Thursday, May 21, 2015

Bull Rock

I wasn't sure if I'd be able to see this most isolated of lighthouses from the end of Dursey Island. Although only three miles away, I was afraid that the notorious mists and rains would descend. Instead we had glorious sunshine, although the ferocious winds made photography difficult.

The Bull Rock Lighthouse came into being after the Calf Rock lighthouse was blown down in 1881 and after a temporary light at the end of Dursey Point had been erected since. It first came into being on the first day of 1889 after a mammoth construction undertaking.The tower is 15m high and 91 metres above sea level. Even at that, the waves have been known to wash over it.

The light was converted to electric power on the 21 August 1974, increasing the candle-power still further to 4,500,000. From 25 April 1978 the light was exhibited in poor daylight visibility.
The fog signal was discontinued on 17 May 1989.
On 31st March 1991 the lighthouse was converted to automatic operation and the Keepers were withdrawn from the station. As part of the automation process the original lantern and optic, which was too large to be automated, were replaced by a much smaller lantern and quartz halogen lamps giving a high intensity light with low power consumption. The station was placed in the care of an Attendant, the aids to navigation being monitored via a telemetry link with Irish Lights at Dun Laoghaire.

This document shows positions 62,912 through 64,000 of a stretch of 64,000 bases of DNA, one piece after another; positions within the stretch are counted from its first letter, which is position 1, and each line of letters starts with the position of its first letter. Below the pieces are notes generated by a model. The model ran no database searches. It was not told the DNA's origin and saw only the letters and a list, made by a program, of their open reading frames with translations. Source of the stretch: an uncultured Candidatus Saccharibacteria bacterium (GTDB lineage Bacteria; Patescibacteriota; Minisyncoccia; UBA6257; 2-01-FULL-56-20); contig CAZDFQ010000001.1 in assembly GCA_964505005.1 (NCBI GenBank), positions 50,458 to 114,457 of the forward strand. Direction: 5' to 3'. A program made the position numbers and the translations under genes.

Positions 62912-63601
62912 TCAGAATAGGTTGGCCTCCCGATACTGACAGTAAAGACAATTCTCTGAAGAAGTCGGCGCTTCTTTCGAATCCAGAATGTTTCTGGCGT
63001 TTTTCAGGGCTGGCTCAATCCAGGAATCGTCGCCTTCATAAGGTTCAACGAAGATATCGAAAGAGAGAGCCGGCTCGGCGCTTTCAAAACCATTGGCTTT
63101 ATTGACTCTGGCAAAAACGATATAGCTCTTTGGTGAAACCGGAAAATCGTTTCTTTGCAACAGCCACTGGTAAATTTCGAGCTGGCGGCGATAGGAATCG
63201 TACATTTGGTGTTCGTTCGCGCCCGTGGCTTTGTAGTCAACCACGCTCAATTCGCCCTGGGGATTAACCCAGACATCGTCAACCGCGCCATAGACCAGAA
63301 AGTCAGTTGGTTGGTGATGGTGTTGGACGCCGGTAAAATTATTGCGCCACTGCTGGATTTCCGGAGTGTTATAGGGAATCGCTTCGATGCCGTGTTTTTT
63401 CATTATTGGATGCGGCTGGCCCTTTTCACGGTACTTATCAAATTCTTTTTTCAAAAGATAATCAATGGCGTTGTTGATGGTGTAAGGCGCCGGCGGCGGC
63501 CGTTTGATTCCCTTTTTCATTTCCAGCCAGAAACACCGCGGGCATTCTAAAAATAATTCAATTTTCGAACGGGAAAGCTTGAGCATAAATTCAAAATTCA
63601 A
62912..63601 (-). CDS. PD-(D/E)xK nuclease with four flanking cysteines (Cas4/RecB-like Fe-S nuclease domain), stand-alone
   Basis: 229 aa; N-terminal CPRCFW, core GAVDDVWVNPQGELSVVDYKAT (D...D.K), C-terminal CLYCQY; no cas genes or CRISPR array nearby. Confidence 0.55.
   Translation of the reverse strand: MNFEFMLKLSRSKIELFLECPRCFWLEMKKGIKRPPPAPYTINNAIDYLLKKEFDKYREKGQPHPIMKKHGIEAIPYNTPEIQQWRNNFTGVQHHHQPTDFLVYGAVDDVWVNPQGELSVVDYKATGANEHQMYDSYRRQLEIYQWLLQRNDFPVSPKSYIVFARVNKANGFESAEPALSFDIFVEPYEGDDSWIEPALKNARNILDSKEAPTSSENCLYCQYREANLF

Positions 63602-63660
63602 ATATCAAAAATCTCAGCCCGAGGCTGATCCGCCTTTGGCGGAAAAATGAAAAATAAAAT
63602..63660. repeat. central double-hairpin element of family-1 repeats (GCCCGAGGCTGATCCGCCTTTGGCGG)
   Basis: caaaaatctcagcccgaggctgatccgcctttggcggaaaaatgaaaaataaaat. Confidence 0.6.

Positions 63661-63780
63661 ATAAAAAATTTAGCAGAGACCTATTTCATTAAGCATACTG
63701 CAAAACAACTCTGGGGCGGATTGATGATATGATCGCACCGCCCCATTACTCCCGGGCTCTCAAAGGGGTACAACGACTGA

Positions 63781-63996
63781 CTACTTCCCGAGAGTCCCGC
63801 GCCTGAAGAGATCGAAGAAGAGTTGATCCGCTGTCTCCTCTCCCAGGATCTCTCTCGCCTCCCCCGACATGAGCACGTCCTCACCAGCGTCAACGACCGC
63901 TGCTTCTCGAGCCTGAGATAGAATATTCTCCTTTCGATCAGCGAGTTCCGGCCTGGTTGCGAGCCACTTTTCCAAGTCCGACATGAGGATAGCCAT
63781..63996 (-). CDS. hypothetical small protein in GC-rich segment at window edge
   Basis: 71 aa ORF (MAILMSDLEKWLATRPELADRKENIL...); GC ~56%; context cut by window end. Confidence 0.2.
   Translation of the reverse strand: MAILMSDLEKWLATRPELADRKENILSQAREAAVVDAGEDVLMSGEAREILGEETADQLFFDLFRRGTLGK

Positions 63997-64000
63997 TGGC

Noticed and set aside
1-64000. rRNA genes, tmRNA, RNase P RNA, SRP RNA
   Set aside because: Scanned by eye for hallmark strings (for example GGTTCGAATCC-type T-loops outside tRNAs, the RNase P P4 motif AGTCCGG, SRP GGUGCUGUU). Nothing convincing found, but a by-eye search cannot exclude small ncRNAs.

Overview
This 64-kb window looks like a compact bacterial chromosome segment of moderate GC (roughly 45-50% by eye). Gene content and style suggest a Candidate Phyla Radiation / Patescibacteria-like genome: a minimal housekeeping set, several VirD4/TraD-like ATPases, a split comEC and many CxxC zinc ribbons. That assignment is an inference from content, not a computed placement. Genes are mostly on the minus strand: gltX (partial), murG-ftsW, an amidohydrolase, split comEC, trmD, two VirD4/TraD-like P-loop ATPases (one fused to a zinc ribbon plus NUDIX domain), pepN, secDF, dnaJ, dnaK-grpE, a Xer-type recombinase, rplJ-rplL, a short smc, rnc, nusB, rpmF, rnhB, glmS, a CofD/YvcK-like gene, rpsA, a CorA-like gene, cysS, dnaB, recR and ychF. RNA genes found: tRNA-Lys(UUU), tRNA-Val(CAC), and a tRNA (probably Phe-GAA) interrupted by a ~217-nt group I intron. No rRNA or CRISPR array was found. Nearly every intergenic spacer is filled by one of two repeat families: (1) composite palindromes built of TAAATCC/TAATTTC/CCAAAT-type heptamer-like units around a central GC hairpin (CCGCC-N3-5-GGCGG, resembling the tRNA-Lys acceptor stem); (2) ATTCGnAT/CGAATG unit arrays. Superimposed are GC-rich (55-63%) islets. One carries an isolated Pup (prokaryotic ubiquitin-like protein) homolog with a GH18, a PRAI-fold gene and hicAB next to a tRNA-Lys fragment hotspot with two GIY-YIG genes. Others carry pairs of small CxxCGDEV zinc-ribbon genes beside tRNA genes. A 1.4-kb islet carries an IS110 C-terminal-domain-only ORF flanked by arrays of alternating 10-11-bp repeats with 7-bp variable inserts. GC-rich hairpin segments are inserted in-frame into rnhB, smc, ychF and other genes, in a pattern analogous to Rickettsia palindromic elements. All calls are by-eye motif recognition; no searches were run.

The Commissioner of Irish Lights reported back in 2012 that the current light in the tower would be discontinued shortly and the light exhibited from a point higher on the island (presumably the square white building above) However, there has been no confirmation that this is complete.

The photographs above were taken from the westernmost tip of Dursey Island. From that position, the Bull Rock is partially obscured by the Cow Rock which is lower but longer. Hence you still have a good view of the lighthouse over the top of Cow Rock.

The photographs below were taken from the top of the final hump on Dursey Island before it sweeps down to the temporary lighthouse and the sea. Hence the division between the Cow Rock (foreground) and Bull Rock can clearly be seen.

51°35.521' North 10°18.073' West